But okay, this movie, right, you may have heard of it. Maybe. But you saw that list of actors, right? Every major role in this movie was played by someone who could easily have found something better to do. It’s not even the major roles either – this movie has both Chuck Norris’ son and his brother involved, one as an actor, the other as director! The only actor in this movie who qualifies as a nobody is the actor who plays The Bully!

It doesn’t look like it now, but in 1992, this movie had star power, and not cheap star power. Yet the whole thing is shot in basically one district in Texas, with cheap special effects and a surprisingly small cast, even for group scenes. At the time, it was talked about as a success with a booming box office, but critics dumpstered it and it didn’t hang around that long. This movie didn’t launch anyone, and projections for its box office takings was $17 million or so. For perspective, the four best movies of the same period in terms of box office sales were Groundhog Day, A Few Good Men, Scent of A Woman and Unforgiven, and those movies were pulling in three to four times that.

Okay, so the movie wasn’t successful and all the cast members couldn’t tell they were signing on for a dud?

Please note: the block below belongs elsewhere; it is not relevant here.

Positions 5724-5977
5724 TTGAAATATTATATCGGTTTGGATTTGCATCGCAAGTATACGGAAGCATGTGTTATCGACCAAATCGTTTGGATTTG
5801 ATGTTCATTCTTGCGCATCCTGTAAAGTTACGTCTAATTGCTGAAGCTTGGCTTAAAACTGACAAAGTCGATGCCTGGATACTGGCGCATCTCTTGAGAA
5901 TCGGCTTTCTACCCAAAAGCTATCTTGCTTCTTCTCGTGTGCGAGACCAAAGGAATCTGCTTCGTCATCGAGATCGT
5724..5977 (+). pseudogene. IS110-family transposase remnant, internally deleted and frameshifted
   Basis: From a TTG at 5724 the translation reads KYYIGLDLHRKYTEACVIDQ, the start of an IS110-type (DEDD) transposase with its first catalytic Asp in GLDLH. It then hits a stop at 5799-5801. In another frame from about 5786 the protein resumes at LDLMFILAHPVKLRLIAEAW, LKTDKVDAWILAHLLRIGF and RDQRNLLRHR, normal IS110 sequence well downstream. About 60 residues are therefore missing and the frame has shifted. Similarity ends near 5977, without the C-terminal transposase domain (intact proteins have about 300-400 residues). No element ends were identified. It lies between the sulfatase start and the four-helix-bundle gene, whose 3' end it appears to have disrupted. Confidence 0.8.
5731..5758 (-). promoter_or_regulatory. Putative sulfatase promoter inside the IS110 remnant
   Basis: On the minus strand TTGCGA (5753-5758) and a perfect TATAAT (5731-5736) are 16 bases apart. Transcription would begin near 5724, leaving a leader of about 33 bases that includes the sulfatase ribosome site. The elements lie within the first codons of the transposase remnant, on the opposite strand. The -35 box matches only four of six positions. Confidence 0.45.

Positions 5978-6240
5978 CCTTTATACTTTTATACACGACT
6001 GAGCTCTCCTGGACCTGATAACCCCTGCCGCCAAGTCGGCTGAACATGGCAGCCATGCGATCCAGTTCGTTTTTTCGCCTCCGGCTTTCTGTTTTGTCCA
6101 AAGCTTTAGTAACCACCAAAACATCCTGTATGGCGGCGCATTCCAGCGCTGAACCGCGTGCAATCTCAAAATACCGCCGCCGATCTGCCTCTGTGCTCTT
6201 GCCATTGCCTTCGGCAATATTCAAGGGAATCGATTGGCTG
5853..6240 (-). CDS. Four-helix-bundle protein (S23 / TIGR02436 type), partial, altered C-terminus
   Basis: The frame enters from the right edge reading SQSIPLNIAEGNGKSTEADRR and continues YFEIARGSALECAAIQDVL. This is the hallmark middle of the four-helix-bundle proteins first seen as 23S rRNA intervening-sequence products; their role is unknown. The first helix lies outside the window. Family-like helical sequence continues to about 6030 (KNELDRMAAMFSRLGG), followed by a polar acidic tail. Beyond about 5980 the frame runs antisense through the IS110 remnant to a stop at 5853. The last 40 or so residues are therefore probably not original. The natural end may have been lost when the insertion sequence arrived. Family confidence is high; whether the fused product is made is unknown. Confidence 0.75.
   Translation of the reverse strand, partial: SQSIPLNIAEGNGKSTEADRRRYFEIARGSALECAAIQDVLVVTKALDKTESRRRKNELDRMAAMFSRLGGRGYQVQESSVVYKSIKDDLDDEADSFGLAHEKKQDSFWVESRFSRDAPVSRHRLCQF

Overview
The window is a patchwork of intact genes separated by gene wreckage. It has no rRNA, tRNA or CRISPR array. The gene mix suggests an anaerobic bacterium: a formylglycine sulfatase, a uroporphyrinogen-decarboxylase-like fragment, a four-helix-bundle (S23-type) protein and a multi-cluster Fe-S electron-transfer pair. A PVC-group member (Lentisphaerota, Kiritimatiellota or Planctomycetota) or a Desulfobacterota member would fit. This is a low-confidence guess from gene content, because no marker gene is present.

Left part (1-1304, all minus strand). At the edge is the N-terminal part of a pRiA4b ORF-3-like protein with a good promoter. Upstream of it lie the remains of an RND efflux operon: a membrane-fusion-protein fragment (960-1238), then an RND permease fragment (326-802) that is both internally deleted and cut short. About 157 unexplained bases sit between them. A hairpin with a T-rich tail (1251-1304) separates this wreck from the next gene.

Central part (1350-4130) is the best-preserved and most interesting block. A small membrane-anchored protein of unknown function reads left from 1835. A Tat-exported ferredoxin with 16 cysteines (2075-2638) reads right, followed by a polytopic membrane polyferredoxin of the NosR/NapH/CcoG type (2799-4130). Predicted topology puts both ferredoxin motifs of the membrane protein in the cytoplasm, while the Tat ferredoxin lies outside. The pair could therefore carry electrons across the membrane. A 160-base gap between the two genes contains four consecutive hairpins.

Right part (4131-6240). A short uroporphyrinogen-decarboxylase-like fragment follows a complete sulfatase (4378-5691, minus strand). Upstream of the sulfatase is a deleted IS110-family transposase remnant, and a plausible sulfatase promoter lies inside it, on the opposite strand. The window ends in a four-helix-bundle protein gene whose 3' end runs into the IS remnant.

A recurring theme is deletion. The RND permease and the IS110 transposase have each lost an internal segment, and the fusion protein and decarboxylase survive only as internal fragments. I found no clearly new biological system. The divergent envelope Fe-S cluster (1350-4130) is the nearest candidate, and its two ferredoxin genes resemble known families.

What if I told you that in the mix here was a $16 million dollar investment by a Texas Mattress magnate who was plowing his own money into the project? Yes siree, Jim “Matress Mac” McIngvale dumped cash into the project, in partnership with Chuck Norris’ nonprofit organisation ‘Kick Drugs Out Of School,’ which has since been renamed to Kickstart Kids.

A millionaire paid $16 million for this movie to exist, which means that if he financed it entirely, this movie made a profit of $1 million, and he definitely did not. It was a nonprofit organisation run by Chuck Norris, which means it almost certainly is a scam, and it focused on ‘building strong moral character through karate,’ which again, just sounds like something Hulk Hogan would do. If working on this movie was part of a nonprofit, though, suddenly all those other actors working on it might well be doing charitable work, and changing their relationship to their personal tax rules.

The reason this extremely mediocre, uninspired Country Music Video Clip of a 100 minute movie ever existed is because a millionaire willed it into existence.